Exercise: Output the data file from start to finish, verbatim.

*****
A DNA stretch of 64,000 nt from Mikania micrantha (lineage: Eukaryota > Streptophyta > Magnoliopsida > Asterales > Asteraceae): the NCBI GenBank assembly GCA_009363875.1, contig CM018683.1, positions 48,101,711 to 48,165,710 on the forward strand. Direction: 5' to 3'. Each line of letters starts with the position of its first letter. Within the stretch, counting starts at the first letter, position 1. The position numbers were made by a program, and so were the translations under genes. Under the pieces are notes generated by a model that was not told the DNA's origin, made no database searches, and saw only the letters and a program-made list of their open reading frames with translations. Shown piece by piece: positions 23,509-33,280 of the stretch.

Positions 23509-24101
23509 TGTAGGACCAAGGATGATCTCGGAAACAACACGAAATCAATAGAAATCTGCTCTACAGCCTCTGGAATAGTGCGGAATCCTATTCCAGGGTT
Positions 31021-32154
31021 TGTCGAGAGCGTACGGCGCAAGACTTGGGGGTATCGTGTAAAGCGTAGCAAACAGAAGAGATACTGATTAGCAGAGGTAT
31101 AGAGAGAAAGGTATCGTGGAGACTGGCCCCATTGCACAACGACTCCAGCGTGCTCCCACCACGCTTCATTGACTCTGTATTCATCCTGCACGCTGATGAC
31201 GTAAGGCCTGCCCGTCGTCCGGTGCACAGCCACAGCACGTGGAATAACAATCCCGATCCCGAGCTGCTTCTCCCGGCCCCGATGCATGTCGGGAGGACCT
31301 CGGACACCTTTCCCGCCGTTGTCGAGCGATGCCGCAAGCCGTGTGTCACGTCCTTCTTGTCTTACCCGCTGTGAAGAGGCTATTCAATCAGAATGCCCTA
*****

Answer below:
A DNA stretch of 64,000 nt from Mikania micrantha (lineage: Eukaryota > Streptophyta > Magnoliopsida > Asterales > Asteraceae): the NCBI GenBank assembly GCA_009363875.1, contig CM018683.1, positions 48,101,711 to 48,165,710 on the forward strand. Direction: 5' to 3'. Each line of letters starts with the position of its first letter. Within the stretch, counting starts at the first letter, position 1. The position numbers were made by a program, and so were the translations under genes. Under the pieces are notes generated by a model that was not told the DNA's origin, made no database searches, and saw only the letters and a program-made list of their open reading frames with translations. Shown piece by piece: positions 23,509-33,280 of the stretch.

Positions 23509-24101
23509 TGTAGGACCAAGGATGATCTCGGAAACAACACGAAATCAATAGAAATCTGCTCTACAGCCTCTGGAATAGTGCGGAATCCTATTCCAGGGTT
Positions 31021-32154
31021 TGTCGAGAGCGTACGGCGCAAGACTTGGGGGTATCGTGTAAAGCGTAGCAAACAGAAGAGATACTGATTAGCAGAGGTAT
31101 AGAGAGAAAGGTATCGTGGAGACTGGCCCCATTGCACAACGACTCCAGCGTGCTCCCACCACGCTTCATTGACTCTGTATTCATCCTGCACGCTGATGAC
31201 GTAAGGCCTGCCCGTCGTCCGGTGCACAGCCACAGCACGTGGAATAACAATCCCGATCCCGAGCTGCTTCTCCCGGCCCCGATGCATGTCGGGAGGACCT
31301 CGGACACCTTTCCCGCCGTTGTCGAGCGATGCCGCAAGCCGTGTGTCACGTCCTTCTTGTCTTACCCGCTGTGAAGAGGCTATTCAATCAGAATGCCCTA